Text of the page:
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VIEWPOINT: We're listening. Strategic pause taken for Brockhouse Collection
Guest column by Erica Beck & Councilor Alex Jensen
With the momentum created by the merger of the Great Plains Zoo (GPZ) and Butterfly House and Aquarium (BHA) in January of 2023, the course for future growth was set by creating an opportunity for expanded year-round activities, securing its designation as a regional destination for residents and visitors. While the two organizations have officially merged, operations are on separate campuses as leaders move forward in master planning the Zoo’s 40-acre campus to determine the best fit for the aquarium and butterfly house investments. The master planning process considers the best and highest use of the property, which includes the Delbridge Museum of Natural History.
The Delbridge Museum of Natural History currently includes a large taxidermy collection, a portion of which is known as the Brockhouse Collection. Given the master planning efforts underway and the deterioration and age of the taxidermy collection, the decision was made to test the mounts. It is commonly known that taxidermy specimens from pre-1970 were often produced using harmful chemicals.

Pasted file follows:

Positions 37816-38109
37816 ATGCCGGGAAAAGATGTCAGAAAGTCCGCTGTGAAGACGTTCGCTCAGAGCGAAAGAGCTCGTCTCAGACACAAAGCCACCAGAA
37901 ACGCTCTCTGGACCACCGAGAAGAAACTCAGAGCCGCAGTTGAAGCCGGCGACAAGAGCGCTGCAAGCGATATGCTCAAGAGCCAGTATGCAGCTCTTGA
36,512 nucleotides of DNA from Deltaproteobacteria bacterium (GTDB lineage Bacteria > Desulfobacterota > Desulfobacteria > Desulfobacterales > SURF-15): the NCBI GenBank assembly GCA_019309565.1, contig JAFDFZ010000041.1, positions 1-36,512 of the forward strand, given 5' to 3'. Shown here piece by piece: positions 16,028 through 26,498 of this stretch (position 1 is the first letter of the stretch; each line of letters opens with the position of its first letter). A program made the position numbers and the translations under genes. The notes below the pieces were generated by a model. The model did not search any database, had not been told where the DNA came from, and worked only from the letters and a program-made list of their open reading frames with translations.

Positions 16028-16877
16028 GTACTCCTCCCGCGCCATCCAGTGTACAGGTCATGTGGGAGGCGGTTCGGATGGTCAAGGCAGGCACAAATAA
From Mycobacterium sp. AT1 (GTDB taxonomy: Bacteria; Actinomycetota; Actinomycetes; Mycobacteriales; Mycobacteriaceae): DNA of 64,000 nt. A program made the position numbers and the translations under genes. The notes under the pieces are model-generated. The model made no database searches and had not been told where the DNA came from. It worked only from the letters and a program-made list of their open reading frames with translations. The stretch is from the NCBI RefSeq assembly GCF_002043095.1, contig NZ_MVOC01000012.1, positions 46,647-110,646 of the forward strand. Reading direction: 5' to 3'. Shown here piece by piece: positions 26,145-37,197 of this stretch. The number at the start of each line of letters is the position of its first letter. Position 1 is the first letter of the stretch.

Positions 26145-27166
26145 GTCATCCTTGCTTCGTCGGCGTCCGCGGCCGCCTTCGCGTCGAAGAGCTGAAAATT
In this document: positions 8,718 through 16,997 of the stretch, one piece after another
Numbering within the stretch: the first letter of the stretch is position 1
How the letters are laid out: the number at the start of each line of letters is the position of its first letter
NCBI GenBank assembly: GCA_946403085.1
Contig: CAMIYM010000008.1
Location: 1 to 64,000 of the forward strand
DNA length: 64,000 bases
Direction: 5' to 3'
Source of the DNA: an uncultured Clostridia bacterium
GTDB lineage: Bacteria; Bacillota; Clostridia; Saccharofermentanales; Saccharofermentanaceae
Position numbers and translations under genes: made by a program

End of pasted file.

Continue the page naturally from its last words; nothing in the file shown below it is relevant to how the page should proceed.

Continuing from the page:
When tested, various levels of arsenic were detected in the collection which contains more than 150 mounts. Out of an abundance of caution for Great Plains Zoo staff and visitors, in early August, leaders from the City of Sioux Falls and the Great Plains Zoo made the decision to close off access to the collection. Proper barriers have been in place since the museum’s inception as well as “do not touch” signs, so it’s not believed guests have been at risk. However, as soon as the City received the data outlining detected levels of arsenic, it became a liability and required additional testing and analyzing to be done. As previously stated, most of the specimens housed at the Delbridge are part of the Brockhouse Animal Collection, which was purchased on public auction from the Brockhouse estate by Sioux Falls attorney C.J. Delbridge in 1981. It was donated to the City of Sioux Falls and has been displayed at the GPZ as part of the Delbridge Museum of Natural History since 1984.
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Following months of extensive discussion, research, recent testing, and consultations about best practices to manage aged taxidermy with experts at other reputable museums, the Mayor decided to seek surplus options for the collection. Due to state laws, federal protections for many of the species, and the detected levels of arsenic in the majority of the mounts, the most appropriate and pragmatic course of action was to ask the City Council to consider surplus. According to state law SDCL Ch. 6-13, a surplus declaration generally allows the City to sell, trade, loan, destroy, or otherwise dispose of any property which is determined to be no longer necessary, useful, or suitable for the purpose for which it was acquired.